But, what do you do when difficult people fly into your house? Even more to the point, how do you speak to your own immediate family? It would appear that we all bruise as easily as a banana. At Christmas time, adults and children can get overly-stimulated and tired. If we are not careful, we can respond spitefully. “’Tis the season to be crabby, na na na na na, na na na na.” To quote the children’s song: “Oh, be careful, little tongue, what you say…!” Why is it so important to work carefully through our words? Because:
“Communication is the currency of relationships—and we cannot afford to go broke.”
Proverbs 18:21 tells us that “Death and life are in the power of the tongue.”
Yes, the power of the tongue is amazing. Physically, it is the strongest muscle in your body. Figuratively speaking, the same could be said. Look at two analogies that James uses: the use of the bit on a horse and the use of a rudder on a ship.
James 3:3-5a, “If we put bits into the mouths of horses so that they obey us, we guide their whole bodies as well. Look at the ships also: though they are so large and are driven by strong winds, they are guided by a very small rudder wherever the will of the pilot directs. So also the tongue is a small member, yet it boasts of great things.”
The bit and bridle control an animal of a thousand pounds or more. I had a relative who owned a draft horse hitch of six Belgian horses weighing nearly 2000 lbs. each. Through use of harness and bridle, he could turn them as he wished—a cumulative six tons!
A rudder does the same thing for a ship—in Bible times driven by the wind in their sails. Without the underwater rudder, they would have no control. In the same way, the small tongue controls the entirety of your spiritual being. Control of the tongue is a mark of spiritual maturity.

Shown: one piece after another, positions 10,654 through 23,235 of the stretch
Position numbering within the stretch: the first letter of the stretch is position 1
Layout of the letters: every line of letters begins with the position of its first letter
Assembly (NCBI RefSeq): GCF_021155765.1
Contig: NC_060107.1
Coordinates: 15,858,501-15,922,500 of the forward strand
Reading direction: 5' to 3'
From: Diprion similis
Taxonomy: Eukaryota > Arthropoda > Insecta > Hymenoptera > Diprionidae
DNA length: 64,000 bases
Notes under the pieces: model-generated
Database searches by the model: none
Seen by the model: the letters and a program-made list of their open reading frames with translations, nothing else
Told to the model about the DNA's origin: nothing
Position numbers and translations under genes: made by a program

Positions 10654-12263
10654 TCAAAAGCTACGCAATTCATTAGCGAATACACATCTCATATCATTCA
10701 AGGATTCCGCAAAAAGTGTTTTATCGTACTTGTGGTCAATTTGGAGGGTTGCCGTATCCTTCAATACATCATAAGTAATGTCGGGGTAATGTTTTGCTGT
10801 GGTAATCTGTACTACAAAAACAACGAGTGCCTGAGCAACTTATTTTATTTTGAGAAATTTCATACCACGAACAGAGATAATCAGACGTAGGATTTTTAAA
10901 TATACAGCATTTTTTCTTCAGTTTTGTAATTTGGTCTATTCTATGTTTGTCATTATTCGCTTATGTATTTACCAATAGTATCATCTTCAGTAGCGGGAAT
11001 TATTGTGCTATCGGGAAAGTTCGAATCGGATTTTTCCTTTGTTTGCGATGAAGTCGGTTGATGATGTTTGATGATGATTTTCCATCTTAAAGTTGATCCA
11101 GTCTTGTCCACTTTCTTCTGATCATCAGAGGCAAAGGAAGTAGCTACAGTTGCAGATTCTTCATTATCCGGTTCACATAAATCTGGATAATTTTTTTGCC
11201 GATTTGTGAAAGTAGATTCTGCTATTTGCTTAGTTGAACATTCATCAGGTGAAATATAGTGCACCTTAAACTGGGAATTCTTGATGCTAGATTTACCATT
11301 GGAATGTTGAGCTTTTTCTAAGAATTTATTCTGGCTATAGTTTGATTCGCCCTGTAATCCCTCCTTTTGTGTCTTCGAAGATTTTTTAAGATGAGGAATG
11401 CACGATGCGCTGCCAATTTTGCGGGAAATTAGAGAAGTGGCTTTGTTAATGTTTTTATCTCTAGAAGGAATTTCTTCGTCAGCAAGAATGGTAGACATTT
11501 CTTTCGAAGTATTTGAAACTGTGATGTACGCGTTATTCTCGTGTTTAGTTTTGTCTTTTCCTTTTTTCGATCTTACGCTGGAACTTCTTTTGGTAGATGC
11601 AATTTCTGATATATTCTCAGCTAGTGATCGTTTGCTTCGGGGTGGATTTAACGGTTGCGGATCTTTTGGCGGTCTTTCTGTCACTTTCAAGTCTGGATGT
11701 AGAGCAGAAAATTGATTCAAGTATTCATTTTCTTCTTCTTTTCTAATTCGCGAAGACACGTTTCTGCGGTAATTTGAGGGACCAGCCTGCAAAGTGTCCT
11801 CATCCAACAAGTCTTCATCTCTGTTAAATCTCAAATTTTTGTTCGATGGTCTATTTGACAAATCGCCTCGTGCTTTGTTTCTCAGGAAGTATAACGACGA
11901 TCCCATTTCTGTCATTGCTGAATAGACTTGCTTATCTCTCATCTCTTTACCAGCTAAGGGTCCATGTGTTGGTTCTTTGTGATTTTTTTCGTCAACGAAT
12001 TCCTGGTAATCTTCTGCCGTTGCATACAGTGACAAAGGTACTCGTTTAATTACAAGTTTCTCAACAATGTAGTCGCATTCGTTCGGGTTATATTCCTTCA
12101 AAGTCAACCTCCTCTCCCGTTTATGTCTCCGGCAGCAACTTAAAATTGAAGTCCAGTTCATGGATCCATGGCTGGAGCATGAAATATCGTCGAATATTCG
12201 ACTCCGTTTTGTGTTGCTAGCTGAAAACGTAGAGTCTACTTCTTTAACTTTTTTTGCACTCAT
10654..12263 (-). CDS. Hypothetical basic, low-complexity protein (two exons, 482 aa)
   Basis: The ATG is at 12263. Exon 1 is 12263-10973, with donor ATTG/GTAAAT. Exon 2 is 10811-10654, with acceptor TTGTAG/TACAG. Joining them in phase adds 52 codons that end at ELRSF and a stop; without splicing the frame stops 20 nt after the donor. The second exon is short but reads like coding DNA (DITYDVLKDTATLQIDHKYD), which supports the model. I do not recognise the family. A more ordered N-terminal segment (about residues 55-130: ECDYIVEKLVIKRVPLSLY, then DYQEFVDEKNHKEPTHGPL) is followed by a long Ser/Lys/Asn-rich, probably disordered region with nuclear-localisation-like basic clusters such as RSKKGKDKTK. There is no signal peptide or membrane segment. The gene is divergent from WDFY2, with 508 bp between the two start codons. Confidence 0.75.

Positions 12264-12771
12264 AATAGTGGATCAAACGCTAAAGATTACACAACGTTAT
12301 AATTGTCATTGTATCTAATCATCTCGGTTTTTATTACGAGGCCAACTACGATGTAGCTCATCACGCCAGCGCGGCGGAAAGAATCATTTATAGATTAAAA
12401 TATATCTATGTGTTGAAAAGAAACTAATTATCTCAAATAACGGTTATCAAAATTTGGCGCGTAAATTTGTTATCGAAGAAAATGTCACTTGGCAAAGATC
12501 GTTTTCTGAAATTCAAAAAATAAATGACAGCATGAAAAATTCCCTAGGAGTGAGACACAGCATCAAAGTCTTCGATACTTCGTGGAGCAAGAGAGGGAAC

2. Destruction with the tongue is a mark of satanic iniquity.
Does that seem like an overstatement to you? In vs. 6, James links the source of wicked speech to hell (the Greek word, “Gehenna is used—the lake of fire…the place made for the devil and his angels.) In fact, James also likens wicked speech to untamed beasts and to the poison of venomous reptiles.
James 3:5b-8, “How great a forest is set ablaze by such a small fire! And the tongue is a fire, a world of unrighteousness. The tongue is set among our members, staining the whole body, setting on fire the entire course of life, and set on fire by hell. For every kind of beast and bird, of reptile and sea creature, can be tamed and has been tamed by mankind, but no human being can tame the tongue. It is a restless evil, full of deadly poison.”
Forest fires destroy tens of thousand of acres of forest every year in the American and Canadian West. Having lived in the Washington state for nearly 27 years, I can attest to the destructive power of fire—sometimes caused by a supposedly small oversight by a camper or a discarded cigarette from a passing car or train. But that little spark turns into an inferno called a fire storm with millions of dollars of losses.
In that same way, wicked words spread and inflame every conflict from a domestic fight to an international power struggle. In the end, the war of words may be as deadly as a poisonous snake bite.
The pain of a snake bite is intense: Burning, searing, cramping, paralyzing. Harsh words can cripple a child. Destroy a marriage. Ruin a friendship. Split a church. Harsh words stick like shrapnel in the mind—never to be forgotten by those closest to us. How often do you think about the fact that you carry around in your mouth a deadly weapon? Psalm 64 describes bitter words as arrows that can kill from a distance.
Psalm 64, “Hear my voice, O God, in my complaint;
preserve my life from dread of the enemy.
Hide me from the secret plots of the wicked,
from the throng of evildoers,
who whet their tongues like swords,
who aim bitter words like arrows,
shooting from ambush at the blameless,